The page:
Pax and Sasha are affectionate and social, but people shouldn't mistake them for your average dogs. The two ambassadors for a wolf sanctuary home get cheeseburgers when they go out on the town because wolves and wolf-dog hybrids become uncomfortable out of their territories, and a stop at Wendy's is a great reward treat.

Pax and Sasha are two ambassadors for the WOLF Sanctuary (Wolves Offered Life and Friendship) west of Fort Collins that rescues and cares for wolves and wolf-dogs.

The sanctuary is hosting the ninth annual Waltz for the Wolves gala on Saturday, June 1, at The Ranch in Loveland.

"We lost four structures in the (High Park) fire," said Shelley Coldiron, executive director. "We will be using the money to help with regular maintenance and recovery from the fire."

If You Go What: Waltz for the Wolves Gala
When: 5 p.m. Saturday, June 1
Where: First National Bank Exhibition Hall at The Ranch, 5280 Arena Circle, Loveland.
Cost: $50 per person or $450 table of 10.
Info: Visit or call 970-416-9531 for details.

The staff hopes to raise $40,000 to $50,000 to help rebuild structures destroyed in the 2012 High Park fire.

In the past, the organization has raised $35,000 at the event.

The evening gala will include a visit from the ambassador wolves, a dinner, entertainment and a silent and live auction.

The sanctuary now hosts 28 wolves recovered from a variety of situations. The animals live in pairs or threesomes in enclosures up to a full acre in size.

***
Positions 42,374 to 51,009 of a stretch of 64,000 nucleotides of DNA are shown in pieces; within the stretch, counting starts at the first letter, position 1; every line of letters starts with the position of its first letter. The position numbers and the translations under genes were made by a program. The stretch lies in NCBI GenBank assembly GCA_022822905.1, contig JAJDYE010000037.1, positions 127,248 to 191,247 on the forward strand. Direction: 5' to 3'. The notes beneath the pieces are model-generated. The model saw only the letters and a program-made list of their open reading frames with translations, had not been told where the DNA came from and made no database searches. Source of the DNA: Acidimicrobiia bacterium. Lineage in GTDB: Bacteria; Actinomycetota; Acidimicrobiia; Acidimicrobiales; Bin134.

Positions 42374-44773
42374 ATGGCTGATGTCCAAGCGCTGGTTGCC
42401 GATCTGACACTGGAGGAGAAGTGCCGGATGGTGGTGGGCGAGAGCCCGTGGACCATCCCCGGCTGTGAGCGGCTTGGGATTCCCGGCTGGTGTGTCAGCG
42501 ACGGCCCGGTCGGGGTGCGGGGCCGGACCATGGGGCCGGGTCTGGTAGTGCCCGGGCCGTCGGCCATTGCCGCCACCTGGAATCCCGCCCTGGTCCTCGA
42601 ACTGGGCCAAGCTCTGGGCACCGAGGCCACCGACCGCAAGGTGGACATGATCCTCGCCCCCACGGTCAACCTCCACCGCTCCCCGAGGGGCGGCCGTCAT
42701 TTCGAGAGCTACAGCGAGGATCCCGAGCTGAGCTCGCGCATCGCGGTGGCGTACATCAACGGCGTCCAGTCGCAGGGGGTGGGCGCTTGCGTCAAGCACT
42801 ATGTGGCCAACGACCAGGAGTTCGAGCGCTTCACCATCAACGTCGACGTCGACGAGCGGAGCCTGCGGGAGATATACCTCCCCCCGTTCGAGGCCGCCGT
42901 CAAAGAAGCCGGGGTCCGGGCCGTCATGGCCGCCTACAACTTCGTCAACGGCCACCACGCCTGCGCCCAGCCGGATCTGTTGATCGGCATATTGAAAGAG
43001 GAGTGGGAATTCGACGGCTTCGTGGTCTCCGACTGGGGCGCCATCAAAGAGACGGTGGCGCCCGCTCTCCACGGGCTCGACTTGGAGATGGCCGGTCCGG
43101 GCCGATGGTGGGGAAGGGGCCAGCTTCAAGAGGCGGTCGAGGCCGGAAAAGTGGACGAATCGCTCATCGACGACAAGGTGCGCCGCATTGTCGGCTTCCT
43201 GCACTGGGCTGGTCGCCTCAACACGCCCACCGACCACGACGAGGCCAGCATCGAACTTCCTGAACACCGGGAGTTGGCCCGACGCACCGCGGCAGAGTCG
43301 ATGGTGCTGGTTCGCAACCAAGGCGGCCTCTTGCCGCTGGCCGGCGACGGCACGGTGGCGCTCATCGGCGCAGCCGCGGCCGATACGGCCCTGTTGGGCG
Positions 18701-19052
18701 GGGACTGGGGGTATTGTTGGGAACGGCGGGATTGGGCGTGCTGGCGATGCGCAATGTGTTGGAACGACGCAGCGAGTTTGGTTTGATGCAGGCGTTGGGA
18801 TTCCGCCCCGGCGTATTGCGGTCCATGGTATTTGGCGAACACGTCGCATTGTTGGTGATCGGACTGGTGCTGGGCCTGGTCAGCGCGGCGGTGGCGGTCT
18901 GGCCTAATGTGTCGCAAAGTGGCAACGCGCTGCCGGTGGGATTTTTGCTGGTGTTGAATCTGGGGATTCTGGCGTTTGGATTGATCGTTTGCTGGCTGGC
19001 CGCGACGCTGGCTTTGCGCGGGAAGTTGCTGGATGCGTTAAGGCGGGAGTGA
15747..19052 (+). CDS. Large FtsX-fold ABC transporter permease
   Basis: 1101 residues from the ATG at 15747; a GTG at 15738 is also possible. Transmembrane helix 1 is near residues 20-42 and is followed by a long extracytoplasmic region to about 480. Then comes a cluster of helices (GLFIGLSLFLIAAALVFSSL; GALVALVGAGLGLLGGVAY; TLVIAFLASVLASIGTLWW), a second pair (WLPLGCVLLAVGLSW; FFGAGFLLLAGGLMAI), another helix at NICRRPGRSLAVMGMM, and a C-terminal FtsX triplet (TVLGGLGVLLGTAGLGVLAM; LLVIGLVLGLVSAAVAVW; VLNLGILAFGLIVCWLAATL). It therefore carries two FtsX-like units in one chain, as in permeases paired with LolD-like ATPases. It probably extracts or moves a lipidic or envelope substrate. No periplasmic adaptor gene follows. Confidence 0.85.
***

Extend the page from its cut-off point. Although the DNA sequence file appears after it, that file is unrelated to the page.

The sanctuary relies heavily on volunteers, such as corporate work groups who come in and tackle large project.

"(The wolves) usually come from neglected or abusive backgrounds," Coldiron said. She said an estimated 150,000 to 250,000 wolves are bred in captivity each year as pets.
"They do not make good pets," Coldiron said.

She added that 80 to 90 percent of these wolf-dogs are euthanized by age 2 because

Isabeau, a rescued wolf, rubs against the fence of her enclosure at the WOLF Sanctuary west of Fort Collins. Isabeau is one of 28 wolves and wolf-dog hybrids that come from troubled backgrounds who live at the sanctuary. ( Jessica Benes )
the animals become aggressive as they get older. Wolves are much smarter than dogs and get bored. When they get bored, they get destructive. The animals at the sanctuary are there for life. They never would survive in the wild because they were born in captivity, Coldiron said.

Some of the hybrids are mostly wolf, and some likely have little wolf in them, although that's a guess on each animal made by staff members because DNA tests are too expensive.

Each has its own story.

Arkte was rescued in 2006 from a private owner who kept her in a travel kennel for six years, according to animal caretaker Michelle Proulx. Authorities confiscated her because of animal abuse.

"When she came to us, she was a mess," Proulx said. "She was insanely aggressive towards people."
Cowboy was rescued in February and is likely a low- to mid-content wolf dog. His owner found him a few years ago cowering under her truck after a storm, Proulx said. He was emaciated and dehydrated. After the Humane Society took care of him for two weeks, the woman adopted Cowboy.

It took more than two years for him to trust her. When she moved to the city, she had to find him a sanctuary or euthanize him because she knew with his temperament, he wouldn't be able to handle a new and crowded environment. "He got really upset when she left. He parked himself by the fence and didn't move, just stared down the road," Proulx said.

Odin and Loki were raised at Wolf Country USA RV Park in Alaska. The owner would show visitors around the park to see more than 25 wolves on chain leashes, and for an extra fee, visitors could take a wolf pup home. Ownership of wolves had been illegal since 2002, but it wasn't until 2011 that the facility was shut down.